A few weeks ago, my wife told me that she thought I was "thoughtless." I was really surprised at that statement as I feel I go out of my way to try and make her happy and to make her life easier. I found this book and could not believe how accurate it was about how men think. And while there were times during the reading that i was thinking that it feels like it was all about "men," in fact, the suggestions will greatly help women.

I fully recommend this book to anybody tring to understand how most men think.
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Maybe I'm just different than most women, but I found the pseudo-"novel" format Armstrong used to be annoying. There's good information in here, to be sure, but in order to extract that good information, I had to read through way too much sentimental fluff. What's more, the fictional part of the novel simply isn't very well-written. The prose is syrupy and predictable, and at times literally had me wincing.

I would have much preferred that she simply present the information she's compiled in a straightforward, non-fiction format. As it is, if I'm going to really make use of the message she's trying to convey, I'll need to go back through the book and create my own outline, or highlight the actual "meat" of the text.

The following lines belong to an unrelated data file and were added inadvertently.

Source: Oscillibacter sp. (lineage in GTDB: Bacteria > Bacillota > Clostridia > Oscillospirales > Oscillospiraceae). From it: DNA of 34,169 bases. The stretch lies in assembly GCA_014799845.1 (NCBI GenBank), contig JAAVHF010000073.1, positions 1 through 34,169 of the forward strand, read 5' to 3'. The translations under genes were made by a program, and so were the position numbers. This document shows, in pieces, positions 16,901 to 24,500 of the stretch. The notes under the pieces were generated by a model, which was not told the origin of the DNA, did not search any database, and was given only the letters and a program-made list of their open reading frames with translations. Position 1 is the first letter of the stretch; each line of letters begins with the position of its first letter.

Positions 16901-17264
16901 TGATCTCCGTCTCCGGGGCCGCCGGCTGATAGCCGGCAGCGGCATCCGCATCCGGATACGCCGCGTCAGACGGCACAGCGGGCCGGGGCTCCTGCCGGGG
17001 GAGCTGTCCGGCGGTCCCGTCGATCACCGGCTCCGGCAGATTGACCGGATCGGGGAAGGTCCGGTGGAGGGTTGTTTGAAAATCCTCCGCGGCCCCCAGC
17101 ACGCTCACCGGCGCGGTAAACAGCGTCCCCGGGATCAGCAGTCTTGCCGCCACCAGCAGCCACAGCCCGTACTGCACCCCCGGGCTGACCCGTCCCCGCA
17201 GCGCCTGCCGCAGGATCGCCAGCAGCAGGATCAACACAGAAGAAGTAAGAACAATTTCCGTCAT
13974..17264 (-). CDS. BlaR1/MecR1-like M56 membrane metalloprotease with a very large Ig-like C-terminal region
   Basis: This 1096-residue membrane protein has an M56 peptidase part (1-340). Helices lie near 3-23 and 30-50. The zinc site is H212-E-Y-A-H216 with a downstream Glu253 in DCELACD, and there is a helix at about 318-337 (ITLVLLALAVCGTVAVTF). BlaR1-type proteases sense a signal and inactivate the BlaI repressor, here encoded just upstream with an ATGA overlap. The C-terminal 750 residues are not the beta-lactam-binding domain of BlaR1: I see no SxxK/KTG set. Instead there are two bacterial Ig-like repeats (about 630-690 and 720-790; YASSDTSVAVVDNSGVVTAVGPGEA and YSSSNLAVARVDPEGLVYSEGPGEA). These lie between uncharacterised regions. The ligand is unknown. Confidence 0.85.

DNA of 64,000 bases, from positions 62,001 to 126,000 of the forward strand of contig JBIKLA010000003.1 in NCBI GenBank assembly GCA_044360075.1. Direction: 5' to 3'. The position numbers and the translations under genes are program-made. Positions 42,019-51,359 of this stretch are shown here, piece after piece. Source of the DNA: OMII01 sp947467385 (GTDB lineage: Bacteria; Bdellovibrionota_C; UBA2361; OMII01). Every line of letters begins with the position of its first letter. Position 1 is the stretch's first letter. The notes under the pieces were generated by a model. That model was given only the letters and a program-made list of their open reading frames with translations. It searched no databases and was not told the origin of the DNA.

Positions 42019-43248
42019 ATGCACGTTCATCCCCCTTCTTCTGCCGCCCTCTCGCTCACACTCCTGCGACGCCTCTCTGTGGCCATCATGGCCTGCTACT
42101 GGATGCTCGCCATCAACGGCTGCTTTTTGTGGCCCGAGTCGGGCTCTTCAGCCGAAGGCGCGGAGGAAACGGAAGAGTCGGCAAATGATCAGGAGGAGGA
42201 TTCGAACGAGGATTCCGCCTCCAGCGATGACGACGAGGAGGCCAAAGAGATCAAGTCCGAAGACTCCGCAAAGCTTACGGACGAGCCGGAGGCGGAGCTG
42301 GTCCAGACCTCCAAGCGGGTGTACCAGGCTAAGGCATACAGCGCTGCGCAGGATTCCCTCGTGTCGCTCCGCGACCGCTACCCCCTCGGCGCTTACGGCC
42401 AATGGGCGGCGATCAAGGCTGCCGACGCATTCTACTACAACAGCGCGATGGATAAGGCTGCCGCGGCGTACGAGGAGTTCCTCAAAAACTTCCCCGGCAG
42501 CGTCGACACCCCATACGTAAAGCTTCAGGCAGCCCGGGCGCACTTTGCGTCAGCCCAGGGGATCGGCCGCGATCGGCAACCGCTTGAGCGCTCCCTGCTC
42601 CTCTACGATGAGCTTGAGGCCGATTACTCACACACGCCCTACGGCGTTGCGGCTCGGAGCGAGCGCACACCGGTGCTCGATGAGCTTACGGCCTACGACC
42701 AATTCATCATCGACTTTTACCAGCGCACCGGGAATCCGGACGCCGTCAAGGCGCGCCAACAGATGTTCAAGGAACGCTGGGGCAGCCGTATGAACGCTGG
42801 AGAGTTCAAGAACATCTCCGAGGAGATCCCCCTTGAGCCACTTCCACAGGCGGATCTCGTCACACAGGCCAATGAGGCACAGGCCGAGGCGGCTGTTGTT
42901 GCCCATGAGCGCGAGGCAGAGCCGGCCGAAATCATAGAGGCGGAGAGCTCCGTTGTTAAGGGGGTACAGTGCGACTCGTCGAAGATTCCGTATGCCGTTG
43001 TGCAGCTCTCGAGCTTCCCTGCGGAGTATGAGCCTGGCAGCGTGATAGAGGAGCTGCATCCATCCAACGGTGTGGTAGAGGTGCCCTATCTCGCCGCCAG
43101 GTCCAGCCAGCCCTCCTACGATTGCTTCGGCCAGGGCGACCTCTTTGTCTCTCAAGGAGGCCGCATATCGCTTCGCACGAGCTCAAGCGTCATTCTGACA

My other problem with the book is that because her viewpoint is purely secular, she neglects the spiritual aspect of men's life stages. It seems to me that it would have been possible to address this without having to go into sectarian particulars. By not addressing it at all, she's left a large hole in the work.

You do have to work for it, but there's good content in here that certainly fits what I've observed about men I know. If women are open-minded enough to hear Armstrong's message, I think it can help us relate better to the men in our lives.